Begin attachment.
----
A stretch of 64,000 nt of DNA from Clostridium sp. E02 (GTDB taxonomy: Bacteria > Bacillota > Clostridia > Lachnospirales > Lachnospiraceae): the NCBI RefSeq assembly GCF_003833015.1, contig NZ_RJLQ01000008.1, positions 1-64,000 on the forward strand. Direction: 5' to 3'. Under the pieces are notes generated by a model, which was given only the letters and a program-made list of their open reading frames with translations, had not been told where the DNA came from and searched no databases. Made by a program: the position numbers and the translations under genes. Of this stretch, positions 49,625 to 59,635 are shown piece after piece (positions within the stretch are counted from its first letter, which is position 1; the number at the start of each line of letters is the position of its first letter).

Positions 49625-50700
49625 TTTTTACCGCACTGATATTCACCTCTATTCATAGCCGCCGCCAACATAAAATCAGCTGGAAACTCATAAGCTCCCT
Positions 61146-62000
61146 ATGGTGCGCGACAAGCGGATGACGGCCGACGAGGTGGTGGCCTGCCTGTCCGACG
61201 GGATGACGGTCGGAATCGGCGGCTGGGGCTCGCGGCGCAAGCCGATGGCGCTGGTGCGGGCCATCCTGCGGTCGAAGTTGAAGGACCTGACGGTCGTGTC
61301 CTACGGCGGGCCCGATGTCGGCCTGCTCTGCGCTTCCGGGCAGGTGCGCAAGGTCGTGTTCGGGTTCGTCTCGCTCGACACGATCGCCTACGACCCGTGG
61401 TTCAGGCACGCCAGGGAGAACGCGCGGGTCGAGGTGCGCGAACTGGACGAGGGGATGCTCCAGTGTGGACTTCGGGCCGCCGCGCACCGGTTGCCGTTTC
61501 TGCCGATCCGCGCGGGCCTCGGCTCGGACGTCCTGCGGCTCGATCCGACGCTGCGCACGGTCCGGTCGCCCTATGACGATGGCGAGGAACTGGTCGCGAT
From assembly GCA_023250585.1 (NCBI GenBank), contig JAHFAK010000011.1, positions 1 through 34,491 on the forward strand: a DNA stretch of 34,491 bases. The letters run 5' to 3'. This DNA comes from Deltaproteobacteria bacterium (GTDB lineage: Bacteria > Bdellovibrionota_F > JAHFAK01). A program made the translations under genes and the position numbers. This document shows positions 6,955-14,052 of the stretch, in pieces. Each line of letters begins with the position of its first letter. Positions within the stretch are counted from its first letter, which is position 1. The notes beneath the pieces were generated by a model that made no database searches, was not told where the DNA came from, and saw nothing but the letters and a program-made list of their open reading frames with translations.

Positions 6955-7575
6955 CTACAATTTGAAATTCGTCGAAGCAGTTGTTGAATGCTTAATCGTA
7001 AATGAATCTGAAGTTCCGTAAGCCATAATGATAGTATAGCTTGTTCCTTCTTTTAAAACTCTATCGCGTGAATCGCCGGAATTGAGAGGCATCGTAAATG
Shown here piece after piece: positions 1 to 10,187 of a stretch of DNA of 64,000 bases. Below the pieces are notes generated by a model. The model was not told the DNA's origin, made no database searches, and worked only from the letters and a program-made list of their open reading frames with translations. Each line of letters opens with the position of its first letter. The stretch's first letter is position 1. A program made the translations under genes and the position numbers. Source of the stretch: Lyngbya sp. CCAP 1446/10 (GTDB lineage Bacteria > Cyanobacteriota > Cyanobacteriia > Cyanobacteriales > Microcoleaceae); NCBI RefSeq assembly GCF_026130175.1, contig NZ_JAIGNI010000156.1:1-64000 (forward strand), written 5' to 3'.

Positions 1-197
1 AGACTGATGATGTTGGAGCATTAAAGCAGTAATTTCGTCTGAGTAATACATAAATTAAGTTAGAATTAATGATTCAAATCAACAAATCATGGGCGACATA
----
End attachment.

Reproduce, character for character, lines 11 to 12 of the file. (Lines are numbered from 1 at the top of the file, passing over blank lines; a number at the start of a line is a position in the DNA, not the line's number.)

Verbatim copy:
Positions 6955-7575
6955 CTACAATTTGAAATTCGTCGAAGCAGTTGTTGAATGCTTAATCGTA